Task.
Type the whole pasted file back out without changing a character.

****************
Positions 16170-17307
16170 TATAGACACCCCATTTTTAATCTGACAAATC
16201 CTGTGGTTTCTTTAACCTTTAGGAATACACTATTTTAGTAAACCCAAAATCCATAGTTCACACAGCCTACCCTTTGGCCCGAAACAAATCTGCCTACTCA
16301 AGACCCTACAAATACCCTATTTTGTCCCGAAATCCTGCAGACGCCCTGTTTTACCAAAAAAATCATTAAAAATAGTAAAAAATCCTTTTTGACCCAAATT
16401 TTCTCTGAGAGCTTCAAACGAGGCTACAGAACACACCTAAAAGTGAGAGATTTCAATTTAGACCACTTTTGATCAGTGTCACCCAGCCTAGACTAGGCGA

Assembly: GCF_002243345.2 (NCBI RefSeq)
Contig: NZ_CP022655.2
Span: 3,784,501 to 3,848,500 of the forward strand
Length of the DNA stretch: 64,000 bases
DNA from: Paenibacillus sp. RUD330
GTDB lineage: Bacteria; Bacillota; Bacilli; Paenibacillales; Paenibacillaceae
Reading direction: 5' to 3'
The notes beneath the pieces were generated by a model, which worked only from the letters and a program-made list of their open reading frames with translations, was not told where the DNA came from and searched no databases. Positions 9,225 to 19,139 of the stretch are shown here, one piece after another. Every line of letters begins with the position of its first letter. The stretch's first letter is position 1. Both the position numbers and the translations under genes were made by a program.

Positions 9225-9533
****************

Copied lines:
Positions 16170-17307
16170 TATAGACACCCCATTTTTAATCTGACAAATC
16201 CTGTGGTTTCTTTAACCTTTAGGAATACACTATTTTAGTAAACCCAAAATCCATAGTTCACACAGCCTACCCTTTGGCCCGAAACAAATCTGCCTACTCA
16301 AGACCCTACAAATACCCTATTTTGTCCCGAAATCCTGCAGACGCCCTGTTTTACCAAAAAAATCATTAAAAATAGTAAAAAATCCTTTTTGACCCAAATT
16401 TTCTCTGAGAGCTTCAAACGAGGCTACAGAACACACCTAAAAGTGAGAGATTTCAATTTAGACCACTTTTGATCAGTGTCACCCAGCCTAGACTAGGCGA

Assembly: GCF_002243345.2 (NCBI RefSeq)
Contig: NZ_CP022655.2
Span: 3,784,501 to 3,848,500 of the forward strand
Length of the DNA stretch: 64,000 bases
DNA from: Paenibacillus sp. RUD330
GTDB lineage: Bacteria; Bacillota; Bacilli; Paenibacillales; Paenibacillaceae
Reading direction: 5' to 3'
The notes beneath the pieces were generated by a model, which worked only from the letters and a program-made list of their open reading frames with translations, was not told where the DNA came from and searched no databases. Positions 9,225 to 19,139 of the stretch are shown here, one piece after another. Every line of letters begins with the position of its first letter. The stretch's first letter is position 1. Both the position numbers and the translations under genes were made by a program.

Positions 9225-9533